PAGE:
What does the idiom "take sth on the chin" mean?

Are you using the idiom take sth on the chin but not sure about its meaning? Using idioms, which are important elements of spoken and written language, in the right place strengthens your language skills. Examine the meaning of the take sth on the chin idiom and the situations in which it is used.

Meaning of "take sth on the chin"

Meaning

The idiom “take sth on the chin” means to accept criticism or failure without complaint. It is often used as a means of encouraging someone to accept a difficult situation or difficult news that may be hard to accept. The phrase usually carries a connotation of bravery and resilience, implying that adversity can be faced with courage and strength.

Etymology

The origin of the phrase “take sth on the chin” is not clear, but it is believed to draw from boxing terminology. In boxing, a punch to the chin is often seen as the most damaging, and taking a punch on the chin is seen as an act of courage and toughness. This likely gave rise to the phrase as a metaphor for showing strength in the face of difficult circumstances.

Usage

The phrase “take sth on the chin” can be used in both formal and informal contexts in order to encourage someone to take on a challenge or accept criticism without complaint. It is often used as a piece of advice, encouraging people to be brave and resilient in the face of adversity. It can also be used more literally to encourage someone to accept a more physical challenge.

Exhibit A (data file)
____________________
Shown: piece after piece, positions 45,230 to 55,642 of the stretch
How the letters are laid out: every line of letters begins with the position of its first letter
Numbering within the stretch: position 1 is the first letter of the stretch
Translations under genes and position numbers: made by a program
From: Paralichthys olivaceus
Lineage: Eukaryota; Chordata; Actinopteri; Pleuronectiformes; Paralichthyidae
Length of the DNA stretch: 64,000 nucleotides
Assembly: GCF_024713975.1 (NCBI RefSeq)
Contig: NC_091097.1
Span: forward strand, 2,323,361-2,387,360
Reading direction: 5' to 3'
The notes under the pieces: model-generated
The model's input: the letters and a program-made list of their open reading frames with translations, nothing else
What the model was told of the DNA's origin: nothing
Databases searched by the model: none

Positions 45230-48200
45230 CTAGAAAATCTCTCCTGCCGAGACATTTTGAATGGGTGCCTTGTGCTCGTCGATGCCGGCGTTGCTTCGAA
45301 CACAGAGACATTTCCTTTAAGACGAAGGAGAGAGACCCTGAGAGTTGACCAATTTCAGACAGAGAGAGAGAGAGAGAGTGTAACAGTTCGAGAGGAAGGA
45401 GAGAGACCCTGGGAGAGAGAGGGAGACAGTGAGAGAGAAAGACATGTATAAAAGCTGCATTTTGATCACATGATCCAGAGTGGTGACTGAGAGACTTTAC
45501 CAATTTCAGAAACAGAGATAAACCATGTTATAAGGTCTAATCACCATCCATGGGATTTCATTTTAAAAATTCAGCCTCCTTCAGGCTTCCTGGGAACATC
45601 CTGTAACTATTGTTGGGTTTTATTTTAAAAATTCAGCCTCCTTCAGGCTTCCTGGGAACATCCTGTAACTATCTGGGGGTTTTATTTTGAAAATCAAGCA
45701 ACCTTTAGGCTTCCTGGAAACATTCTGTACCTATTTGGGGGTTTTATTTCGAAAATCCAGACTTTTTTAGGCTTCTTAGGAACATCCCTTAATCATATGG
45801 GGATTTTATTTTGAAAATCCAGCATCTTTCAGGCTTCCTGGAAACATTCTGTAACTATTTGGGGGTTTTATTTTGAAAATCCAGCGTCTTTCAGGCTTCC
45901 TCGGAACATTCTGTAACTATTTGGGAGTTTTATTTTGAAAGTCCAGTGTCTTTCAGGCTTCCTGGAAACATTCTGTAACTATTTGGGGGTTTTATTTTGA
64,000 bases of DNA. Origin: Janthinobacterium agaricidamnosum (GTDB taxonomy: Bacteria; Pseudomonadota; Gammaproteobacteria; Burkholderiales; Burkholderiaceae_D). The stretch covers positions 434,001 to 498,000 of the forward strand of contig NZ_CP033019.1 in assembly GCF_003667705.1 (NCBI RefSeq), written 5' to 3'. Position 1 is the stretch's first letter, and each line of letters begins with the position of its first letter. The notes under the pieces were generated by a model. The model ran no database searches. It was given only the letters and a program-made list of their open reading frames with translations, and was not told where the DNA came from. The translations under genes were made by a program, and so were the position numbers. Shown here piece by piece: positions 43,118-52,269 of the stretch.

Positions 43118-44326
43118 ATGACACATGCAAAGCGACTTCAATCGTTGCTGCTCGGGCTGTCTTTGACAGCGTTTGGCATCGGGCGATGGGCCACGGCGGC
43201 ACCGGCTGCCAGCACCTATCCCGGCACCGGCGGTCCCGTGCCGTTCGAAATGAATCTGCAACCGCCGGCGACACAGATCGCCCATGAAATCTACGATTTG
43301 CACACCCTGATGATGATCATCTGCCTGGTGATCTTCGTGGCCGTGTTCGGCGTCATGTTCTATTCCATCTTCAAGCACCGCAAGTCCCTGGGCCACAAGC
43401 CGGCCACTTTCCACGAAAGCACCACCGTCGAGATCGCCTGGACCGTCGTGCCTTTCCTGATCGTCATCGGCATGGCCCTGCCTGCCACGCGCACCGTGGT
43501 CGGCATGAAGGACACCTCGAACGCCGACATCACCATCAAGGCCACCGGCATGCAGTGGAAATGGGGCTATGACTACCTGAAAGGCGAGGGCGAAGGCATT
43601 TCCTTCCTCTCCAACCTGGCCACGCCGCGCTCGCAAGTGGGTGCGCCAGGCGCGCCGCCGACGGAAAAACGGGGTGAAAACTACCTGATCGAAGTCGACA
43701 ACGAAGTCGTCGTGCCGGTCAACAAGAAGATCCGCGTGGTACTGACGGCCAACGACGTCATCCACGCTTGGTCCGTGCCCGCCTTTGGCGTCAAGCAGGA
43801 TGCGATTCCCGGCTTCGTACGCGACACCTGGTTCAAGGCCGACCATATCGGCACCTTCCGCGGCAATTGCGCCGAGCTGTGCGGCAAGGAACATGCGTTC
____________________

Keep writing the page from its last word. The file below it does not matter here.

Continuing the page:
Example Sentences

  • He had been rejected from the job he wanted, but I told him to take it on the chin and apply for the next job that came along.
  • She was worried about her exam results; I encouraged her to take it on the chin and study for the next one.
  • He was determined to complete the race, no matter how difficult it was, as he promised himself he'd take it on the chin.
  • He was determined to do the heavy lifting, no matter how strenuous it was, as he promised himself he'd take it on the chin.

The meanings of the words in the "take sth on the chin" idiom

Idioms with similar meaning

"Don't judge a book by its cover" is an English idiom that means you shouldn't make assumptions about someone or something based solely on its appearance. In Japanese, the similar idiom is "Hana yori dango," which translates to "Dumplings rather than flowers." This idiom means that substance is more important than appearance.

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